• Place your feet shoulder width apart with your feet close to the object • Keep the object close to your body • Bend your knees and tighten your stomach muscles • Get a firm hold on the object and stand up slowly keeping your • Let your legs do the lifting work • Take short steps and do not twist 3. Putting the object down

• Keep the object close to your body • Bend your knees and keep your back straight • Let your legs do the work • Wait until it is firmly in place before letting go RESOURCES AND REFERENCES
Weed management in the Northern Territory falls under the Weeds
Management Act which is run by the Department of Natural Resources, Environment, The Arts and Sport. The declared (noxious) weeds are All Class A and divided into three categories: B weeds are also considered to be Class A – to be eradicated.
Class C weeds as well. Class B – growth and spread to be controlled.
Class C – not to be introduced to the Northern Territory.
Botanical Name
Common Name
Acacia catechu Acacia nilotica Alternanthera philoxeroides Himalayan Raintree Andropogon gayanus (Dalbergia sissoo) Annona glabra Asparagus asparagoides Asphodelus fistulosus Barleria prionitis Cabomba spp. Chrysanthemoides monilifera Bitou Bush/Boneseed Cryptostegia spp. Dalbergia sissoo (Area: N of 18o S latitude) Himalayan Raintree Paterson's Curse (Echium plantagineum) Datura ferox Fierce Thornapple Echium plantagineum Eichhornia crassipes Jatropha curcas Jatropha gossypiifolia Lycium ferocissimum Martynia annua Mimosa pigra Water Hyacinth (Eichhornia crassipes) Nassella neesiana Chilean Needle Grass Mexican Feather Grass Nassella tenuissa Mexican Feather Grass Nassella trichotoma Parthenium hysterophorus Prosopis spp. Rubus fruticose agg. BlackberrySalix spp. except S. babylonica, Willows (except S. X calodendron & S. X reichardtiji Weeping Willows, Pussy Willow and Sterile Pussy Willow) Ulex europaeus Ziziphus mauritiana RESOURCES AND REFERENCES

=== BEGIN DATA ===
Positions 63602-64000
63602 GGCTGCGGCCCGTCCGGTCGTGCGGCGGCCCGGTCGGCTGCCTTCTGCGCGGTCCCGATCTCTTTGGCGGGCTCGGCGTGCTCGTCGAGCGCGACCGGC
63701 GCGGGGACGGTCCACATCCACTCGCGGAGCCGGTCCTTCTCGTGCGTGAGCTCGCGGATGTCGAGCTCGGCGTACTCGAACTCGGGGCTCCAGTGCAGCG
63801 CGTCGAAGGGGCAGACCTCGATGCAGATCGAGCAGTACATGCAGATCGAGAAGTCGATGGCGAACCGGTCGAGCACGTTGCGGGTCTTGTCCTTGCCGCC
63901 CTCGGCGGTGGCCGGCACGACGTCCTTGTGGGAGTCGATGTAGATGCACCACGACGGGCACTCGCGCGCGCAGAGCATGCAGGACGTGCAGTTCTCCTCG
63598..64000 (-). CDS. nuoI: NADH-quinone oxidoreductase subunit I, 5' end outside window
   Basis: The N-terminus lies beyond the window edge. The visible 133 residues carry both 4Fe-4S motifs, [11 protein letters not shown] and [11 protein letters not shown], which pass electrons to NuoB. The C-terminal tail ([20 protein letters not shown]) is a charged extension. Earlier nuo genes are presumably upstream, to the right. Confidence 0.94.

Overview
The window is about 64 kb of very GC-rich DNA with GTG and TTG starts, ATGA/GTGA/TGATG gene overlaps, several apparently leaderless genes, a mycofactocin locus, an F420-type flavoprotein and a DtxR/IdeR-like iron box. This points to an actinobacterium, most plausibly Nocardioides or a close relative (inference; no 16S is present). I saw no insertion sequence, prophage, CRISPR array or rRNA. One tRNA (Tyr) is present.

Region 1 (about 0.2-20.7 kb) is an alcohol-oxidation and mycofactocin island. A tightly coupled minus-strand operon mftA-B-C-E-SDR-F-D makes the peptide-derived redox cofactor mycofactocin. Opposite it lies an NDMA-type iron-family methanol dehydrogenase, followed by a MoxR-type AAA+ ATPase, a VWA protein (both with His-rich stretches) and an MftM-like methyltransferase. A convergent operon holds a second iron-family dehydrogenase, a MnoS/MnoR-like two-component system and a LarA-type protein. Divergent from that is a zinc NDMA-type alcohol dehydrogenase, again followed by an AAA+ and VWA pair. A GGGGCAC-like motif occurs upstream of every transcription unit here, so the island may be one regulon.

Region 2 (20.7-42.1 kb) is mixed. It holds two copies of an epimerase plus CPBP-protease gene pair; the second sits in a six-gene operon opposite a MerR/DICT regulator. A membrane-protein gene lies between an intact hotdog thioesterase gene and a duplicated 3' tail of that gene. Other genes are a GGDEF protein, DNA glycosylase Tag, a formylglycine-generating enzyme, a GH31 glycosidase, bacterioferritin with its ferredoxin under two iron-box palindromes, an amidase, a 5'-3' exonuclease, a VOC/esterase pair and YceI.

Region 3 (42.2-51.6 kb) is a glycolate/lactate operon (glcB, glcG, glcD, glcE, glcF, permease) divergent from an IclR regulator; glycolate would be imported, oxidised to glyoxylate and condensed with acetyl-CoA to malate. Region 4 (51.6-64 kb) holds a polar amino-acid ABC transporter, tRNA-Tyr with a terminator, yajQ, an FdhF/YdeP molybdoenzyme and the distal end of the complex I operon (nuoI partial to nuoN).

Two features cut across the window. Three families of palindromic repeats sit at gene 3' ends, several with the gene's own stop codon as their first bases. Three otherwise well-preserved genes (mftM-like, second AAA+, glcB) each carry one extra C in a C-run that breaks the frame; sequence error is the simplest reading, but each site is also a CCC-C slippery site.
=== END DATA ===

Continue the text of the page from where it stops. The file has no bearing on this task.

Botanical name

Common Name